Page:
Have You Ever Seen a Lassie?

by JoAnn Streeter Shade | November 03, 2010
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The Salvation Army in New York City recently celebrated the 125th anniversary of the opening of the work in that great city. It was quite a party and gave witness to the faithfulness of God in powerful ways. But it raised again an issue that has troubled me for a number of years: Why do we continue to refer to the seven brave women who came with Railton as the “seven hallelujah lassies”? Okay, in a pinch it may be a poetic phrase, but this is 2010, and whatever that word may have implied in 1880, my vivid imagination can only draw on my early childhood experience of Lassie, the adorable collie who kept getting lost.

These “lassies” are seven women who left their homes, their families, and everything that was familiar to cross the ocean in hopes of spreading the gospel. They are seven women who have names. Except that it’s difficult to find them. Sixty minutes on the internet could not locate their names. They are unnamed inSoldier Saint, a biography of George Scott Railton, who accompanied them to New York, nor are they named in Red-Hot and Righteous, Diane Winston’s work on the urban religion of The Salvation Army. Edward McKinley names one in Marching to Glory—Emma Westbrook—and describes the group as “stalwart women with great heart but little ability”(15). It finally took an email to the archives in London to find them. So for the record, in recognition of their personhood, the women who came to US shores in 1880 were Alice Coleman, Rachel Evans, Emma Elizabeth Florence Morris, Elizabeth Pearson, Clara Price, Annie Shaw, and Emma Westbrook.

It could be presumed that the lack of naming of these women has been simply a historical oversight, but if so, there have been too many historical oversights in the course of the history of our faith, beginning with the Scriptures. Jephthah’s daughter (Judg. 11), the woman who was a concubine (Judg. 19), the woman at the well (John 4), the woman taken in adultery (John 8), the woman with an issue of blood (Matt. 9), and the woman in Simon’s house (Mark 14), are only a few of the many unnamed women in the Bible.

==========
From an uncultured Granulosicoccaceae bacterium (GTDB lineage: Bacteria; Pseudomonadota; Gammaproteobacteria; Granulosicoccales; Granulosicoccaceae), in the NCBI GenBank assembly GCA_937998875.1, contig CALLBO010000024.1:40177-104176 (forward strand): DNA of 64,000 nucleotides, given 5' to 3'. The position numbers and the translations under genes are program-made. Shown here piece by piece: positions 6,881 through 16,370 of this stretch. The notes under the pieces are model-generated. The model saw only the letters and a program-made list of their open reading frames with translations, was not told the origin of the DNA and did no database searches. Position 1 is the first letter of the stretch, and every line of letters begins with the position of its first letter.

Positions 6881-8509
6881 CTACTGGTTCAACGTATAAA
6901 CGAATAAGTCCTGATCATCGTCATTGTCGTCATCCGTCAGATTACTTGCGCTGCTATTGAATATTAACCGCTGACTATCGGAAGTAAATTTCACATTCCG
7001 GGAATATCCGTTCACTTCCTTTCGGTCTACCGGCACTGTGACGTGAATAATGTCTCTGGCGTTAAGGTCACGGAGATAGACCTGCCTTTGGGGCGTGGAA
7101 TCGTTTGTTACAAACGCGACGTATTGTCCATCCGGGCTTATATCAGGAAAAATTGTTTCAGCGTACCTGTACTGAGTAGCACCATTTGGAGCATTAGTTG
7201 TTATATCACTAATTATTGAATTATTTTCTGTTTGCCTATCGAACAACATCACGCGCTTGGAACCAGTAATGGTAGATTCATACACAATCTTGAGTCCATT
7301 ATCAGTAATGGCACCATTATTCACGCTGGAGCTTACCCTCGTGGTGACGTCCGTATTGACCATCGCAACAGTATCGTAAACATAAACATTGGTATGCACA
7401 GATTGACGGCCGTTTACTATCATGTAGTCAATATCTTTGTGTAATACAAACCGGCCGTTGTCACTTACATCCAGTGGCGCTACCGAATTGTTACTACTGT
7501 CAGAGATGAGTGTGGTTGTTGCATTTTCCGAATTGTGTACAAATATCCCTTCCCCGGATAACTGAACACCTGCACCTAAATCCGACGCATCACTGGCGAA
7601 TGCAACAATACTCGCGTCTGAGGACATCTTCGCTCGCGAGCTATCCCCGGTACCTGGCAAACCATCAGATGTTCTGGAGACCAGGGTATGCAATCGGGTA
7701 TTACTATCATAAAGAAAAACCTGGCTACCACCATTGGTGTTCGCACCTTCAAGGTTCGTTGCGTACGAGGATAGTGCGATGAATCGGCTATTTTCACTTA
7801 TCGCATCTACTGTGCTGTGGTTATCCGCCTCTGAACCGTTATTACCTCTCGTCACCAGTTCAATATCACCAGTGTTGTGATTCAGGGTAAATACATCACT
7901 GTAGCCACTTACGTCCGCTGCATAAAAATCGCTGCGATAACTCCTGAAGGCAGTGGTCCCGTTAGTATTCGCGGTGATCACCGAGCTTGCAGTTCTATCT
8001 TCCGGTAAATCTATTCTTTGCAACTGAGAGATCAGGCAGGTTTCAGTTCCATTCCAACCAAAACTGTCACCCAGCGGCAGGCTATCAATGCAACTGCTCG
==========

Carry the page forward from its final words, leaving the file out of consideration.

Yet unnamed women are not confined to the pages of history. There are unnamed women in our contemporary world as well: the female babies aborted daily in China simply because of their gender, the women being sold into prostitution and sexual slavery, and yes, the prostitutes on the street corners and the women who have been bumped off the welfare rolls in our own communities.

Yet these women do have names. While they may not have been considered noteworthy enough to be recorded in the Scripture, each woman has a name. Even women who are forced to abort their daughters give them a name. And sex slaves, prostitutes, and poor women all have names as well. As such, their names are known to the God of the universe, the shepherd who cares for his sheep. As the chorus writer reminds us:

He cannot forget me, though trials beset me,
Forever his promise shall stand,
He cannot forget me, though trials beset me,
My name’s on the palm of his hand.
(SASB 125)

While I may not be able to change the historical records of The Salvation Army, I can remember that George did not come alone to the shores of the US, but was accompanied by Alice, Rachel, Emma, Elizabeth, Clara, Annie, and Emma. I can honor the memory of the unnamed women in the Scriptures by telling their stories. And I can respect my brothers and sisters enough to speak their names, whether in the pew or the soup-line, as those who are created in the image of God and held close to his heart. For the gift of a name bestows both identity and regard upon another, and I can choose to live in such a way that the names of God’s children are cherished and preserved.

O concubine of Ephraim,
No name is ever wholly forgotten.
Your mother’s lips brushed identity upon being.
A fragile vase, auctioned to the highest bidder, 
Stripped naked of dignity.
Yet your name whispers gently.
I know you.
(see Judg. 19)